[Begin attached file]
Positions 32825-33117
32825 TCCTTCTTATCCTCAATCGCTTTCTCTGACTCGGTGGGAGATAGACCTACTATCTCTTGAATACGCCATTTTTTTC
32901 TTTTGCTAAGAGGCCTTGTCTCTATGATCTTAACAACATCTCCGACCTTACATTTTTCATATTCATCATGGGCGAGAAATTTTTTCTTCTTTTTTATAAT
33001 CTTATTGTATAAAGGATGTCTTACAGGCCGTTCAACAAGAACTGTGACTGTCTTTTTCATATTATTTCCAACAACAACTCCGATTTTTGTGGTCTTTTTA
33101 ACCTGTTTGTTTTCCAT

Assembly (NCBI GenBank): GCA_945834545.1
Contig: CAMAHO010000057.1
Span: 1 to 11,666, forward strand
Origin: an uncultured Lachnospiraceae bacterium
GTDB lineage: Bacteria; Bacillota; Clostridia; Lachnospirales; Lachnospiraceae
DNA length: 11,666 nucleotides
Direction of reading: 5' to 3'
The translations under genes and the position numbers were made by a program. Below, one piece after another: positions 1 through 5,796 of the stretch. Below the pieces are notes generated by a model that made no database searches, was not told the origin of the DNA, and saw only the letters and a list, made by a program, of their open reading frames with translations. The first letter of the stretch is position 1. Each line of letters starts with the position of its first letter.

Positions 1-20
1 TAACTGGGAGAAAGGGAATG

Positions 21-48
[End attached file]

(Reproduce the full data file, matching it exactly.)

Positions 32825-33117
32825 TCCTTCTTATCCTCAATCGCTTTCTCTGACTCGGTGGGAGATAGACCTACTATCTCTTGAATACGCCATTTTTTTC
32901 TTTTGCTAAGAGGCCTTGTCTCTATGATCTTAACAACATCTCCGACCTTACATTTTTCATATTCATCATGGGCGAGAAATTTTTTCTTCTTTTTTATAAT
33001 CTTATTGTATAAAGGATGTCTTACAGGCCGTTCAACAAGAACTGTGACTGTCTTTTTCATATTATTTCCAACAACAACTCCGATTTTTGTGGTCTTTTTA
33101 ACCTGTTTGTTTTCCAT

Assembly (NCBI GenBank): GCA_945834545.1
Contig: CAMAHO010000057.1
Span: 1 to 11,666, forward strand
Origin: an uncultured Lachnospiraceae bacterium
GTDB lineage: Bacteria; Bacillota; Clostridia; Lachnospirales; Lachnospiraceae
DNA length: 11,666 nucleotides
Direction of reading: 5' to 3'
The translations under genes and the position numbers were made by a program. Below, one piece after another: positions 1 through 5,796 of the stretch. Below the pieces are notes generated by a model that made no database searches, was not told the origin of the DNA, and saw only the letters and a list, made by a program, of their open reading frames with translations. The first letter of the stretch is position 1. Each line of letters starts with the position of its first letter.

Positions 1-20
1 TAACTGGGAGAAAGGGAATG

Positions 21-48